John Brotherton in his mayoral robes.


An advert from 1851.


An advert from 1892.


An advert from 1896.

By 1891 the Brotherton family lived at The Woodlands on Penn Road, a large house with an estate covering ten and a half acres.

On 27th May, 1895, William Frederick Brotherton who worked in his father's business as an agent, married Nellie Florence Gosnell.

In 1897 the New Brotherton Tube Company Limited was formed, and on 26th October of that year the firm acquired a second factory.

It was purchased from The Electric Construction Corporation, and stood on the corner of Commercial Road and Walsall Street. By 1914 the firm employed around 400 people. 

In 1896, the Brotherton family left The Woodlands, which was purchased by Neville Mander. The old house was demolished and replaced with the house that is there today. In the 1911 census John and Mary Anne are listed at 30 Chandos Road, Cricklewood, Willesden, the home of their son William and his wife Nellie.

John and Mary Anne's last home together was in Goldthorn Terrace off Goldthorn Road.

Sadly, Mary Anne died in December 1915, and was buried at Merridale Cemetery on 21st of that month. Almost two years to the day later, John died. He was buried in the same grave on 15th December, 1917. In 1922 the business was sold-off.

On 18th June, 1923 the factory at Monmore Green was sold to E. P. Jenks for £7,012 0s 9d.


An advert from 1898.


E.P. Jenks Limited, Bilston Road, Wolverhampton.

E. P. Jenks Limited

The company was established in 1873 under the name of Hyde & Sons, and were based in Jenner Street.

They made washers and carried out small press work.

In 1918 the company was taken over by E. P. Jenks and it took his name.

The Brotherton Tube Company's site in  Bilston Road was taken over by E. P. Jenks in June 1923.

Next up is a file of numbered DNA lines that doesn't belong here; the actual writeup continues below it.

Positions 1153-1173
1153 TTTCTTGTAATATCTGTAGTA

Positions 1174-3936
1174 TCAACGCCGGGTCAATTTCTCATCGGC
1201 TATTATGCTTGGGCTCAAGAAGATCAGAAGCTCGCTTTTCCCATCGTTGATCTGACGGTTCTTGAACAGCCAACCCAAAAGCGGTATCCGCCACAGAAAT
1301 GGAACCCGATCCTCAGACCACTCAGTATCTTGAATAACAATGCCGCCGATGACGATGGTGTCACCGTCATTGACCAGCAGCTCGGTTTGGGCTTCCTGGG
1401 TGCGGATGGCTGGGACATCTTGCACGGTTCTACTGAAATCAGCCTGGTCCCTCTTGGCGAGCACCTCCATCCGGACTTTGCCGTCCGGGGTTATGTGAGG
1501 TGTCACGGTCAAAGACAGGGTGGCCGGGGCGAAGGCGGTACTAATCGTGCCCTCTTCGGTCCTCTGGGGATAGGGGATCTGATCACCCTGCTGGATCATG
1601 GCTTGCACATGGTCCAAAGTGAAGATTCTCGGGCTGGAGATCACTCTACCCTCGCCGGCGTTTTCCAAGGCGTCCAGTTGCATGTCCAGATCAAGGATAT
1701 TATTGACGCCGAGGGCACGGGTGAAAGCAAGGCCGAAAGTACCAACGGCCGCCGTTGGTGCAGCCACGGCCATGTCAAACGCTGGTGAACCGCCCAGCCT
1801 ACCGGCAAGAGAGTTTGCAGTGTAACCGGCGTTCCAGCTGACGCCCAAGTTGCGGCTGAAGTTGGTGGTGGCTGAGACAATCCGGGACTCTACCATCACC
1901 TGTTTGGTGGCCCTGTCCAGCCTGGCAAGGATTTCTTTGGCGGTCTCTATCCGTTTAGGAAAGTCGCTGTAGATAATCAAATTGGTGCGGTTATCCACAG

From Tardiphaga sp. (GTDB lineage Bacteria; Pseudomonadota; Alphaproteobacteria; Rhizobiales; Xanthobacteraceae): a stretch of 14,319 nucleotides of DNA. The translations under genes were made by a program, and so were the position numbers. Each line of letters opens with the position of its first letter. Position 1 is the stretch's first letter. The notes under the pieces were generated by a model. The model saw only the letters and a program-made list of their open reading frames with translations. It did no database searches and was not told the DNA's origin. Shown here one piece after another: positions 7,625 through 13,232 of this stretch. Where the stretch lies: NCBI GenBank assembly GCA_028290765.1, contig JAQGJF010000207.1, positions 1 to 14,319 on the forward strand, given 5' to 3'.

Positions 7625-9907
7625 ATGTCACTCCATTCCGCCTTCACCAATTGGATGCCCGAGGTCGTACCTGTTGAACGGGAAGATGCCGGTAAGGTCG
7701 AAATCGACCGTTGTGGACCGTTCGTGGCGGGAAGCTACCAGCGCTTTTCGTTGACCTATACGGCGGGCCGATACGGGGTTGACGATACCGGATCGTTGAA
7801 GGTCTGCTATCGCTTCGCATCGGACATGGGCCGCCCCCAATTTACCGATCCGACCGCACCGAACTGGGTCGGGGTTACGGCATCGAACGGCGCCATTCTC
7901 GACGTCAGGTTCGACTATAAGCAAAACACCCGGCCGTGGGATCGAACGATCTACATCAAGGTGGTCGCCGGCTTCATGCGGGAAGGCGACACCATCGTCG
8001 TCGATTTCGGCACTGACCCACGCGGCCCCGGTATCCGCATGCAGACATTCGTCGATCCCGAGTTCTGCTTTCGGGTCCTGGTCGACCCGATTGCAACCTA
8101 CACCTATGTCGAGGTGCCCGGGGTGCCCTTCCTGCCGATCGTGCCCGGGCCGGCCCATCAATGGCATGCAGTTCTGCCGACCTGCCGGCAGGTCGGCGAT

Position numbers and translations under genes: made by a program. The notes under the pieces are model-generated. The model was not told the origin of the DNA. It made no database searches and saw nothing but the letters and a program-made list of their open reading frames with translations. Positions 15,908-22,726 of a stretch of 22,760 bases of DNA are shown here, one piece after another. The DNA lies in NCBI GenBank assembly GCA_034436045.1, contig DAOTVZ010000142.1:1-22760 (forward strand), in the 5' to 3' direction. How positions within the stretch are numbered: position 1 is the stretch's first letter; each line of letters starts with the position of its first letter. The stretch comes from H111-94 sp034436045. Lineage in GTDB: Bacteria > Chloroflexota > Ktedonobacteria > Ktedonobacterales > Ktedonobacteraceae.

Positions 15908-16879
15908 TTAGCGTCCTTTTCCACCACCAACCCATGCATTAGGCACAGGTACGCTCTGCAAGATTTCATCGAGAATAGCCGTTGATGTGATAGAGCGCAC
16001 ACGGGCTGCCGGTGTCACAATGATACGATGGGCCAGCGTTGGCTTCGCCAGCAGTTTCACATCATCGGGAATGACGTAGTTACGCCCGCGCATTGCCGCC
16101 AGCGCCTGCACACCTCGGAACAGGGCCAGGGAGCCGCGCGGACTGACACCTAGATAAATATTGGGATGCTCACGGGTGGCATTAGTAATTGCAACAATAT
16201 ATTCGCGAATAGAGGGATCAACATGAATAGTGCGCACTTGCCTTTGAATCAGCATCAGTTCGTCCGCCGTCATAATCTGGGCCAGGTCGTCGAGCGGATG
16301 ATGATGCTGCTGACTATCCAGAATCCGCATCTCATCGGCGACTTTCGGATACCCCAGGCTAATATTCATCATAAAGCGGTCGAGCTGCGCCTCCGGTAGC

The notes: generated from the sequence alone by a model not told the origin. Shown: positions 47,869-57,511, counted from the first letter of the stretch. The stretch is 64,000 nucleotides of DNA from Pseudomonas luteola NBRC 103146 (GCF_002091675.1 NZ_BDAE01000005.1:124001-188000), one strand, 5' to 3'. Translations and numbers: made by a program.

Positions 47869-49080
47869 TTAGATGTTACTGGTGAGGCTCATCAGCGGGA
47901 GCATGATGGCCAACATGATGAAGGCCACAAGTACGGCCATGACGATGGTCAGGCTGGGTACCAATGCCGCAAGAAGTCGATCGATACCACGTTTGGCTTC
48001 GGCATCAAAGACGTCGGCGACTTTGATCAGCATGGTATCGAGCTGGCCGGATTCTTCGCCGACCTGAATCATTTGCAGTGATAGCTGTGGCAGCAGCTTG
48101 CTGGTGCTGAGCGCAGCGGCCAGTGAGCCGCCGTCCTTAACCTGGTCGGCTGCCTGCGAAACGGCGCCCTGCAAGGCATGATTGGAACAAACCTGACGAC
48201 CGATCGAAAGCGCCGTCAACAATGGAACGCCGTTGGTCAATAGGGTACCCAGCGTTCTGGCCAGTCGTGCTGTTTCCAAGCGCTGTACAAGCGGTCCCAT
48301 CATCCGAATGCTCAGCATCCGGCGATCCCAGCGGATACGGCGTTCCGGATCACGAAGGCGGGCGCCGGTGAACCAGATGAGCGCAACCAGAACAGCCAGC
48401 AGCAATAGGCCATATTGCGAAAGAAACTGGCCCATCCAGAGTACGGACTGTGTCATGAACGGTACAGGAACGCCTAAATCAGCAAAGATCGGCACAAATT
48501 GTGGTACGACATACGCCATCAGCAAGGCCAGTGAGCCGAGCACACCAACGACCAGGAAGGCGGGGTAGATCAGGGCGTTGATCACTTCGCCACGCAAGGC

The firm became a large producer of water fittings made from hot brass stampings to give a greater density of metal and exclude any possibility of porosity. Also produced were brass rods and sections in the extrusion department, which were sold at home and abroad.

It became a public limited company in 1935.

In 1950 the company purchased a copper tube plant in Birmingham and brought it to their Wolverhampton works so as to add copper tubes to their range of products. A plant for making copper billets was also installed. Other products included water fittings such as taps and valves, and brass wire.

The business closed sometime in the late 1960s


An advert from 1953.


An advert from 1958.

A map showing the location
of E. P. Jenks Limited.
Eagle Works

We have little information about John Parsons or his business. In the advert opposite, the list of products includes spades, shovels, plantation hoes, light and heavy edge tools, carpenter's tools, saddler's tools, shoe maker's tools, heavy steel toys, augers, hammers, hatchets, cutlasses, and all types of bright tools. They also refined all kinds of steel.


An advert from 1830.


An advert from 1851 for William Wildsmith & Company, at Eagle Works.

The British Oil Works

By the end of the First World War, Gaunt & Hickman's  British Oil Works had moved from Colliery Road, onto part of the derelict Eagle Works site. More information about the company can be found in Part 4.